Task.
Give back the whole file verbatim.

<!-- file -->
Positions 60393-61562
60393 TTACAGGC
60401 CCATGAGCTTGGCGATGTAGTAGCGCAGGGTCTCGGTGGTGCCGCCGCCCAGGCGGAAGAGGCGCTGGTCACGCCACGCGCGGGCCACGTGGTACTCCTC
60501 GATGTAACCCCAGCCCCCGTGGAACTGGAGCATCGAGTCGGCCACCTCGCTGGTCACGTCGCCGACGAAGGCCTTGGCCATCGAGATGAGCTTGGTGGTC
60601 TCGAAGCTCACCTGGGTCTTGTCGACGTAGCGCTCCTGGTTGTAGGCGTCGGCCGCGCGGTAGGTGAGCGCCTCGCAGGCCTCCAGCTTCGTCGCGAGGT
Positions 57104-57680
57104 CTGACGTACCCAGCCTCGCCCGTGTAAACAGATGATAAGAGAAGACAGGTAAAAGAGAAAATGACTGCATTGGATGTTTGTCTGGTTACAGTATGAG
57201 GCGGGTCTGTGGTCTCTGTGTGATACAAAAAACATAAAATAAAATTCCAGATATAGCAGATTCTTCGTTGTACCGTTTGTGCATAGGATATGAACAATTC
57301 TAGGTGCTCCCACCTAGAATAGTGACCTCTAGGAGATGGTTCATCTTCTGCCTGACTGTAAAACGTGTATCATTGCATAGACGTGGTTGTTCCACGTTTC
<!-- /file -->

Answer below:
Positions 60393-61562
60393 TTACAGGC
60401 CCATGAGCTTGGCGATGTAGTAGCGCAGGGTCTCGGTGGTGCCGCCGCCCAGGCGGAAGAGGCGCTGGTCACGCCACGCGCGGGCCACGTGGTACTCCTC
60501 GATGTAACCCCAGCCCCCGTGGAACTGGAGCATCGAGTCGGCCACCTCGCTGGTCACGTCGCCGACGAAGGCCTTGGCCATCGAGATGAGCTTGGTGGTC
60601 TCGAAGCTCACCTGGGTCTTGTCGACGTAGCGCTCCTGGTTGTAGGCGTCGGCCGCGCGGTAGGTGAGCGCCTCGCAGGCCTCCAGCTTCGTCGCGAGGT
Positions 57104-57680
57104 CTGACGTACCCAGCCTCGCCCGTGTAAACAGATGATAAGAGAAGACAGGTAAAAGAGAAAATGACTGCATTGGATGTTTGTCTGGTTACAGTATGAG
57201 GCGGGTCTGTGGTCTCTGTGTGATACAAAAAACATAAAATAAAATTCCAGATATAGCAGATTCTTCGTTGTACCGTTTGTGCATAGGATATGAACAATTC
57301 TAGGTGCTCCCACCTAGAATAGTGACCTCTAGGAGATGGTTCATCTTCTGCCTGACTGTAAAACGTGTATCATTGCATAGACGTGGTTGTTCCACGTTTC